Name: Rebbachisaurus ‭(‬Rebbach lizard‭)‬.
Phonetic: Reb-bok-e-sore-us.
Named By: R.‭ ‬Lavocat‭ ‬-‭ ‬1954.
Classification: Chordata,‭ ‬Reptilia,‭ ‬Dinosauria,‭ ‬Saurischia,‭ ‬Sauropodomorpha,‭ ‬Sauropoda,‭ ‬Diplodocoidea,‭ ‬Rebbachisauridae.
Species: R.‭ ‬garasbae‭ (‬type‭)‬,‭ ‬R.‭ ‬tamesnensis?
Diet: Herbivore.
Size: ‭U‬p to about‭ ‬20‭ ‬meters long.
Known locations: Africa,‭ ‬Morocco‭ ‬-‭ ‬Aoufous Formation.
Time period: Cenomanian of the Cretaceous.
Fossil representation: Remains of several individuals.

       One of the most notable details of Rebbachisaurus are the tall neural spines of the vertebrae,‭ ‬which either stood proud from the back,‭ ‬or supported a sail or hump that ran along the spine.‭ ‬Aside from this Rebbachisaurus was a‭ ‬fairly generic diplodocid sauropod with a large build,‭ ‬long neck and whip-like tail.‭ ‬However,‭ ‬the discovery of another very similar genus of sauropod called Rayososaurus in Argentina has raised the notion that South America and Africa may have been joined by a land bridge for longer than previously thought.‭ ‬The idea of the two being joined has always been around,‭ ‬since the two continents seem to have almost matching types of dinosaurs‭ (‬for example,‭ ‬spinosaurids and carcharodontosaurids‭) ‬during the Early Cretaceous.‭ ‬If the two continents were joined for longer,‭ ‬then that raises the possibility for what may one day be found in a place like South America which was for a long time assumed to have been completely isolated from the other continents early on in the Cretaceous.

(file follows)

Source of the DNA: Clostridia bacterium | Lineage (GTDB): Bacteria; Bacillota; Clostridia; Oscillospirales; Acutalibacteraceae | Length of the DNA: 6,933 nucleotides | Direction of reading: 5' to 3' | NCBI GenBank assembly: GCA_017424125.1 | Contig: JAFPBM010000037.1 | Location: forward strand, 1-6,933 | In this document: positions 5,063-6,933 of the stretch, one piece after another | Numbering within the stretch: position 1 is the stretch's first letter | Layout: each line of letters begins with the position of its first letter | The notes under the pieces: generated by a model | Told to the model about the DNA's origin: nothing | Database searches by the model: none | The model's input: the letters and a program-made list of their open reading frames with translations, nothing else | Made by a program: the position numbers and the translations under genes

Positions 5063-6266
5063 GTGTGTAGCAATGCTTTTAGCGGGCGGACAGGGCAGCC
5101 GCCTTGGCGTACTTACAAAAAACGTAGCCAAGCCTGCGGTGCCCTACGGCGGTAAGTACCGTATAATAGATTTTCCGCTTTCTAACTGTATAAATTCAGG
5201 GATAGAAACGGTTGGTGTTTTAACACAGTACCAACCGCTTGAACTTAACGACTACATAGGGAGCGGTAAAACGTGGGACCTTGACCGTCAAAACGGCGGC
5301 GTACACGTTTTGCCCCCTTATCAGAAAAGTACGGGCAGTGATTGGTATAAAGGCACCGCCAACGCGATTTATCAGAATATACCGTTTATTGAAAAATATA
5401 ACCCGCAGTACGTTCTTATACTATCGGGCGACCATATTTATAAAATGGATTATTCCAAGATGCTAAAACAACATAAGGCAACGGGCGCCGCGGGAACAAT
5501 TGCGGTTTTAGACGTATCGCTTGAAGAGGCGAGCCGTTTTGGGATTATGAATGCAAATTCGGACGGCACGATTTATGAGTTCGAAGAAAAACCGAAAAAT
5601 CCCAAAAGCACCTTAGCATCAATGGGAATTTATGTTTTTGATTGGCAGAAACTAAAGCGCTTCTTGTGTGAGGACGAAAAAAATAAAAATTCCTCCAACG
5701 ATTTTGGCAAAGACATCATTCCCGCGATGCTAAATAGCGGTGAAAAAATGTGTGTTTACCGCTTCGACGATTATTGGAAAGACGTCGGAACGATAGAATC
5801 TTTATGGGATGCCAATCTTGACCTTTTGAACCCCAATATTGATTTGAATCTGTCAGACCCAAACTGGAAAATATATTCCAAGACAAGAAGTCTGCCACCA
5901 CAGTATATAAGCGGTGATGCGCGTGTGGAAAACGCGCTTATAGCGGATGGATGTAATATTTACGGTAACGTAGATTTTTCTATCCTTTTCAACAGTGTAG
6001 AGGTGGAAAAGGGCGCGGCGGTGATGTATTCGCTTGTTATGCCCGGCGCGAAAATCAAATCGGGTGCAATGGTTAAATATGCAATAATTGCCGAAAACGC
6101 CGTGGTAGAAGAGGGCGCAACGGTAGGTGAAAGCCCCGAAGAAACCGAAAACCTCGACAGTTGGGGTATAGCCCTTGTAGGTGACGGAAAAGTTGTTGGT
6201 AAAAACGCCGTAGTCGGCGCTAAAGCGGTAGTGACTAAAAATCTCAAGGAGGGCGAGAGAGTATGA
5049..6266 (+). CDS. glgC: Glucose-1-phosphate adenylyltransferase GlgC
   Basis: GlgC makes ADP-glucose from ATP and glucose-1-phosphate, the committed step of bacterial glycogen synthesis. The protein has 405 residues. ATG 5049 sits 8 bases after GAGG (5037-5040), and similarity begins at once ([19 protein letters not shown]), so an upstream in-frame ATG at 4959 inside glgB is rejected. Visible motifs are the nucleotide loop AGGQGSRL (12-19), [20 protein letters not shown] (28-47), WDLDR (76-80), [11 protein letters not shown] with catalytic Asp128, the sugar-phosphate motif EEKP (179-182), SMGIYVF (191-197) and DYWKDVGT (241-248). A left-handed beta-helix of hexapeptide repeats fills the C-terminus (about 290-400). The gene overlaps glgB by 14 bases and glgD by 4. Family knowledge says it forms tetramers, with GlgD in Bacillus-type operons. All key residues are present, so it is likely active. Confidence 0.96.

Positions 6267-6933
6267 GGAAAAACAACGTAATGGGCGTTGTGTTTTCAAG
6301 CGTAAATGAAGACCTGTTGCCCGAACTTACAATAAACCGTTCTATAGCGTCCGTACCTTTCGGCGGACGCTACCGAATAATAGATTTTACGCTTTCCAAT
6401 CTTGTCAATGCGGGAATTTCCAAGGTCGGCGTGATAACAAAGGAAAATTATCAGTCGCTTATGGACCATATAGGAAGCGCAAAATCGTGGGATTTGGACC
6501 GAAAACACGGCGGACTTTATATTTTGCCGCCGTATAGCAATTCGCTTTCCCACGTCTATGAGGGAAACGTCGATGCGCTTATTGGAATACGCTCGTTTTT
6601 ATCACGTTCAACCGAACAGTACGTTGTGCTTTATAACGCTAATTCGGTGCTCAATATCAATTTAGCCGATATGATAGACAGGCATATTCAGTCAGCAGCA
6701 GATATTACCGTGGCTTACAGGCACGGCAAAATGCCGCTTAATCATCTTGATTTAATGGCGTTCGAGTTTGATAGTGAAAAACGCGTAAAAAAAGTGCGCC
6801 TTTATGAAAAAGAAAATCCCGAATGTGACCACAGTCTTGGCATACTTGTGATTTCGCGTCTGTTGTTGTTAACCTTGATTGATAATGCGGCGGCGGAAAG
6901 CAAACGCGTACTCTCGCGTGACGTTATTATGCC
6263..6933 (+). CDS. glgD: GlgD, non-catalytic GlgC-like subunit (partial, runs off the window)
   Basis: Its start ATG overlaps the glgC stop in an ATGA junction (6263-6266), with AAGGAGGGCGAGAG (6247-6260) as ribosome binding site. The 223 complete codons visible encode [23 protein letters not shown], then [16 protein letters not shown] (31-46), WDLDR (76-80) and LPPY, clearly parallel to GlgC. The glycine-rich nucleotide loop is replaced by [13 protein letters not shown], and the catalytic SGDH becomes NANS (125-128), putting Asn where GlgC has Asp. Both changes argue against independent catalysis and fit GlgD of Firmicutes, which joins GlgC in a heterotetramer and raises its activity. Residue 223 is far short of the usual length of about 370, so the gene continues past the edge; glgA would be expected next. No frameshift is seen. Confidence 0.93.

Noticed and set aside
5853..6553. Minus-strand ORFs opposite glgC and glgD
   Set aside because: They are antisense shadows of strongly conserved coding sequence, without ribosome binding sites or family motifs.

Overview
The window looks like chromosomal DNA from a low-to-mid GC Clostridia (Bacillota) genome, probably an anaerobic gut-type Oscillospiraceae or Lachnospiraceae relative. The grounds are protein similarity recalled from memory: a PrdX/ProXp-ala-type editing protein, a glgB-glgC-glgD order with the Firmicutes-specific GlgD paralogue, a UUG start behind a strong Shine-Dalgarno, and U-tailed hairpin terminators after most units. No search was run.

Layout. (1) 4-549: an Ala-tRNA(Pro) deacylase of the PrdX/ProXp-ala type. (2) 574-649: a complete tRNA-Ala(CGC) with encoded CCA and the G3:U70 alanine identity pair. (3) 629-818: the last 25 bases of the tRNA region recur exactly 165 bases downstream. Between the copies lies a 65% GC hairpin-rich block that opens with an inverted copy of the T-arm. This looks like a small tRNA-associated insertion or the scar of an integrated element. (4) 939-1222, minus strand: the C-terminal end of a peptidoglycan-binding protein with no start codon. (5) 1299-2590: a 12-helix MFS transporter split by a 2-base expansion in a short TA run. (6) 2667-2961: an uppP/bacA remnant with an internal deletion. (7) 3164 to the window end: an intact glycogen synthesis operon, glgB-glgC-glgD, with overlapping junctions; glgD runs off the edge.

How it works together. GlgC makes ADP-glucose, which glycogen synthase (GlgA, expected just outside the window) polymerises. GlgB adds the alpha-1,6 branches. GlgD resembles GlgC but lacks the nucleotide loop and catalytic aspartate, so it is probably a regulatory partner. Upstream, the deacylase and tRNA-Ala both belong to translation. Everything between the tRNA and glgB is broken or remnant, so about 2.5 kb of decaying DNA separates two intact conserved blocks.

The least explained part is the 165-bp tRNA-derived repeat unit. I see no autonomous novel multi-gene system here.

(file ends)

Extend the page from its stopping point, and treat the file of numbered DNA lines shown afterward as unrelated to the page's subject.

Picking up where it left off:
Further reading
-‭ ‬Sur les dinosauriens du Continental Intercalaire des Kem-Kem de la Daoura‭ [‬On the dinosaurs from the Continental Intercalaire of the Kem Kem of the Doura‭]‬,‭ ‬R.‭ ‬Lavocat‭ ‬-‭ ‬1954.
- Rebbachisaurus tessonei sp. nov. A new sauropod from the Albian-Cenomanian of Argentina; new evidence on the origin of the Diplodocidae. - GAlA No 11, pp. 13-33. - G. O. Calvo & L. Salgado - 1995.
- Osteology of Rebbachisaurus garasbae Lavocat, 1954, a diplodocoid (Dinosauria, Sauropoda) from the early Late Cretaceous–aged Kem Kem beds of southeastern Morocco. - Journal of Vertebrate Paleontology. 35 (4). - J. A. Wilson & R. Allain - 2015.


Random favourites